Masters Roundtable: Most vivid Augusta memories

Even 28 years later in 2014, the Masters won by Jack Nicklaus in 1986 remains tops among some reporters memories from Augusta National.

With only four days left until the 2014 Masters gets under way, our staff of senior writers and editors are taking a closer look at key players, the course and the history to preview the tournament.

Today, our writers offer up our thoughts on some of the most memorable performances that have taken place at Augusta National – and where the Masters fits in among the four majors.

Here's today's roundtable:

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1. Which Masters is your favorite of all-time and why?

JIM MCCABE: All great major championships are measured against the 1986 Masters. The most talented script-writers in Hollywood history couldn’t have dreamed this one up. It wasn’t just that the most prolific major winner in history, Jack Nicklaus, won at the age of 46, it’s how he did it: A back-nine 30, an eagle at 15, a closing 65, and much younger major stars, Seve Ballesteros and Greg Norman, had parts of the lead, but couldn’t stop the magic. It might be the most unforgettable tournament in history, so it stands to reason that it’s No. 1 on the Masters hit parade.

BETH ANN NICHOLS: 1986. Jack Nicklaus won the 50th Masters at age 46 to the delight of sports fans everywhere. I was too young to remember watching that back-nine 30 live, but the image of Nicklaus in that yellow shirt, draining the “Yes, sir!” putt will be forever etched in my mind.

JEFF RUDE: I imagine everyone will say 1986, when Jack Nicklaus turned back the clock and won his 18th major title at age 46. Or even the 1997 Masters, where Woods won by 12. But right behind Jack's feat I'll put the 2004 Masters. There was so much crazy action that it was hard to write fast enough while taking notes. As it happened, Phil Mickelson birdied five of the last seven holes and nipped Ernie Els by a shot and then jumped about three inches in the 18th green.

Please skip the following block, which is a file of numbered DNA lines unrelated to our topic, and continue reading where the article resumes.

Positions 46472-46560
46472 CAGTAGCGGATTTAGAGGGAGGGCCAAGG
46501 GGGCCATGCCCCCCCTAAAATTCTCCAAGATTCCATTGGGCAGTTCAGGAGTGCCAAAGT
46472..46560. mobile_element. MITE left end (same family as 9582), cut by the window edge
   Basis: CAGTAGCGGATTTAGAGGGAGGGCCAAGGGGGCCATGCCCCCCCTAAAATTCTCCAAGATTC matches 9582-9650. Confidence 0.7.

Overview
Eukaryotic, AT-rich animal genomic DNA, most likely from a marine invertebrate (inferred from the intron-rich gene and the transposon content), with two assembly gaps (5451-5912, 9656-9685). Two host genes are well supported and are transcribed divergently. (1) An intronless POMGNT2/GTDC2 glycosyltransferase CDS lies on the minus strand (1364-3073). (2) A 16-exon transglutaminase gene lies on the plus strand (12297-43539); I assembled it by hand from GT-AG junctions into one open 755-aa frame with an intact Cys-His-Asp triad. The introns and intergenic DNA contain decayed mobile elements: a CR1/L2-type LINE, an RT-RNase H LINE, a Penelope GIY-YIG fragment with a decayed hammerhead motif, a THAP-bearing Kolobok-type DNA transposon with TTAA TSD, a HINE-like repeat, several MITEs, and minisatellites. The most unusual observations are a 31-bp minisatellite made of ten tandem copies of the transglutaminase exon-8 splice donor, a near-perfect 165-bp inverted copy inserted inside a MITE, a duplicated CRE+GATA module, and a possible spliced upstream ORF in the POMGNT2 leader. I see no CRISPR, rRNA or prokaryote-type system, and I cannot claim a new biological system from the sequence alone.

ADAM SCHUPAK: 1986. Jack at 46 turning back the clock. I remember huddling around the 27-inch TV set – a big screen in those days – in the men’s locker room at the course I grew up playing. I wasn’t old enough to be in there but my dad snuck me in and I sat by the club champ and our head pro, who gave a running commentary and told me to remember this day: You just saw why Jack Nicklaus is the best that ever lived, he said.

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2. Which Masters champion is your favorite of all-time and why?

MCCABE: This is like asking to name your favorite child. Impossible. Can’t be done, nor should it be attempted. But if I were to be forced to produce some possible candidates, Jack Burke Jr. would surely be there and if you have to ask why, then you never met him. Truly an original.

NICHOLS: Fred Couples. Every year we root for Couples to dazzle us with a little more of his Masters magic. Can’t look at the 12th hole without seeing his ball miraculously glued to the bank of Rae’s Creek. Mr. Cool was destined to win the green jacket in 1992. It was unforgettable.

RUDE: Jack Nicklaus. Because he would scrum after interview sessions were over. He liked to talk with the press and would often stay until everybody got more than enough.

SCHUPAK: Ben Crenshaw because of the way he revered the Masters and the way he won his second green jacket in 1995 just days after serving as a pallbearer for his instructor, Harvey Penick. I still get goose bumps when they show footage of Crenshaw holing out at 18 and then allowing the emotion of the moment to pour out.

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3. Where does the Masters stand in your mind when compared to the other majors?

MCCABE: Perhaps because it’s first or maybe because it’s held at the same place every year, but no doubt the buzz and the excitement is highest at the Masters. It’s also the most popular with fans and no other tournament – save for the Ryder Cup – has such an aura about it. But for a pure test of golf with loads of flavor, the Open Championship still sits No. 1 in my heart.

NICHOLS: Nothing compares to Augusta. There is no “dud” Masters Tournament because each year, the course wins. Other majors have years when the “cool” factor cranks up because the venue is special. The Masters manages to give patrons and television viewers goosebumps each and every year.

RUDE: Depends on the year. Depends on the venue of the other majors. It's hard to beat an Open Championship at St. Andrews. And the Sunday at the U.S. Open is my favorite day in sports unless the Chicago Bears are in a Super Bowl. In general terms, I'd put the Masters first or second - depending on the other major venues. This year it's right in there with the U.S. Open at Pinehurst.

SCHUPAK: A No. 1, top of the list, king of the hill. Wait, that’s New York, New York. But that’s how I feel about Augusta. If ABC Sports ever could get its hands on the broadcast rights, it could do a “Thrill of victory and agony of defeat” intro on the Masters with Larry Mize’s chip-in at 11, Tiger’s at 16, Mickelson’s “leap” at 18, Bubba’s wedge from the woods at No. 10, and Scott Hoch’s missed 2-footer at 11, Curtis Strange hitting out of Rae’s Creek at 13, Greg Norman’s implosion in ’96, and on and on. Just when it seems the Masters can’t get any better it finds a way to keep on topping the one before it. I don't know how, but it does.

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